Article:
Holiday pay

Workers are entitled to a week’s pay for each week of statutory leave that they take.

Most workers are entitled to 5.6 weeks’ paid holiday a year. You can use the holiday calculator to work out how much leave someone should get.

How to work out a week’s pay

A week’s pay is worked out according to the kind of hours someone works and how they’re paid for the hours. This includes full-time, part-time, term-time and casual workers.

Working pattern How a week’s pay is calculated
Fixed hours and fixed pay (full- or part-time) A worker’s pay for a week
Shift work with fixed hours (full- or part-time) The average number of weekly fixed hours a worker has worked in the previous 52 weeks, at their average hourly rate
No fixed hours (casual work, including zero-hours contracts) A worker’s average pay from the previous 52 weeks (only counting weeks in which they were paid)

Calculating average hourly or weekly rate

To calculate average hourly rate, only the hours worked and how much was paid for them should be counted. Take the average rate over the last 52 weeks.

A ‘week’ usually runs from Sunday to Saturday. Only use another 7-day period (like Thursday to Wednesday) if that’s how a worker’s pay is calculated.

If no pay was paid in any week, count back another week so the rate is based on 52 weeks in which pay was paid. You can count back a maximum of 104 weeks to find these.  

If a worker has less than 52 weeks of pay, use the average pay rate for the full weeks they have worked.

Workers who are paid monthly

To work out a week’s pay for someone who’s paid monthly:

  1. Calculate the worker’s average hourly pay for the last month. Do this by dividing the month’s pay by the number of hours worked in the month.

  2. Calculate the weekly pay. Do this by multiplying the average hourly pay by the number of hours worked in a week.

Use the weekly pay calculation for each of the last 52 weeks to work out an average week’s pay.

‘Basic’ and ‘normal’ rate of pay

For regular-hours workers (full- or part-time) and for people who work part of the year, employers must pay:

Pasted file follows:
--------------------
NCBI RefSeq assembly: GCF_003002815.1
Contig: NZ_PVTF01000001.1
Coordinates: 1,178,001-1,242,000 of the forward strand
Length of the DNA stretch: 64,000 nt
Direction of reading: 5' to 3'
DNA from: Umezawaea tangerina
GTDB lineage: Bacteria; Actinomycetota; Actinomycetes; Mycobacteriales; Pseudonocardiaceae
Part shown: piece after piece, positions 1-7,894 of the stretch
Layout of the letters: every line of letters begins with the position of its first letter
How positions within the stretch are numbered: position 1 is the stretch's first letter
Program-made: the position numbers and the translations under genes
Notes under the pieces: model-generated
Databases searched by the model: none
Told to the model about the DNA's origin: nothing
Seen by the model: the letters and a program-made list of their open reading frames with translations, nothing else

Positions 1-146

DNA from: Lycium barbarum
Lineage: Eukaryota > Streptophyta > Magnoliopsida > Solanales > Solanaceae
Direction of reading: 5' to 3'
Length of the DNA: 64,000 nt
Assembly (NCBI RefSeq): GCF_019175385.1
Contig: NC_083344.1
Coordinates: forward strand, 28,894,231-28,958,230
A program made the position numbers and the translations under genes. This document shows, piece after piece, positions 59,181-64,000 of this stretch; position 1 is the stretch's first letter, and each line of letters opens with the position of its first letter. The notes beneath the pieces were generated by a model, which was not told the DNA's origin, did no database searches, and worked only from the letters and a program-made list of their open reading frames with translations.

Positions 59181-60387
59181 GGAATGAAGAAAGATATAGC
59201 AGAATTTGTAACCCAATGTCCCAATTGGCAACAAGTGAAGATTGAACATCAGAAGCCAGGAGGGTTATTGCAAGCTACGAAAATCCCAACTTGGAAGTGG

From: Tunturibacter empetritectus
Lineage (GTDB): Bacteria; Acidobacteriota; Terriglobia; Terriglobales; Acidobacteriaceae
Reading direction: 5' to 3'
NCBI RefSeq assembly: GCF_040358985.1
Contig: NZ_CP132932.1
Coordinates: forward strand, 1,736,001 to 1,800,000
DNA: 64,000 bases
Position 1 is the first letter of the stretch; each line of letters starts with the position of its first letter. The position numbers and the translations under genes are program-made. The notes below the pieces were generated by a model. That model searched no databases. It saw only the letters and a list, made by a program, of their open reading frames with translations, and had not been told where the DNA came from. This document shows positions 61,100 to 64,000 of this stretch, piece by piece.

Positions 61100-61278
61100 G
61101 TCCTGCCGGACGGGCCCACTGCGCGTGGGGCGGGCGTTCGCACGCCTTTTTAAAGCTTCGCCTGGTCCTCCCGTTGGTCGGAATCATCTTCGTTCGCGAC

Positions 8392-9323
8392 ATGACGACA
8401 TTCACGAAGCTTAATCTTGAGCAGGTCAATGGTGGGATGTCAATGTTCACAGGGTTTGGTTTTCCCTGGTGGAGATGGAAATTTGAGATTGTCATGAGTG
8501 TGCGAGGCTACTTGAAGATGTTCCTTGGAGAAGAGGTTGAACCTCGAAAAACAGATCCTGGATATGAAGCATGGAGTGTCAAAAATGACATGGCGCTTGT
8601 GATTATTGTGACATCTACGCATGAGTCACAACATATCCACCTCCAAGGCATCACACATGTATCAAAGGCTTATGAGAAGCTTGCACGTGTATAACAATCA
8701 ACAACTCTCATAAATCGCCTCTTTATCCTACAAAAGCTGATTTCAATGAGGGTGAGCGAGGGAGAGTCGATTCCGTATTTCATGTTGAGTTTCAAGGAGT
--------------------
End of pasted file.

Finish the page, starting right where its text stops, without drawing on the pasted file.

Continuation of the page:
• at least 4 weeks of the worker’s statutory entitlement at their ‘normal’ rate of pay
  • the remaining 1.6 weeks at a ‘basic’ rate of pay

For leave years starting on or after 1 April 2024, all leave for people who work part of the year (for example, term-time workers) must be paid at their ‘normal’ rate of pay.

For irregular hours workers, all leave must be paid at their ‘normal’ rate of pay.

‘Normal’ rate of pay includes commission, regular overtime payments, and any payments related to length of service or professional qualifications. It does not usually include bonus payments.

Rolled-up holiday pay

Holiday pay should be paid at the time when annual leave is taken. An employer cannot include an amount for holiday pay in the hourly rate (known as ‘rolled-up holiday pay’).

For leave years starting on or after 1 April 2024, employers will be able to use ‘rolled-up holiday pay’ for irregular hours and part-year workers.

More information

There’s guidance for calculating holiday pay for workers without fixed hours or pay, which includes several examples.

You can also contact the Advisory, Conciliation and Arbitration Service (Acas) with questions about general holiday pay issues.

Acas helpline
Telephone: 0300 123 11 00
Textphone: 18001 0300 123 1100
Monday to Friday, 8am to 6pm
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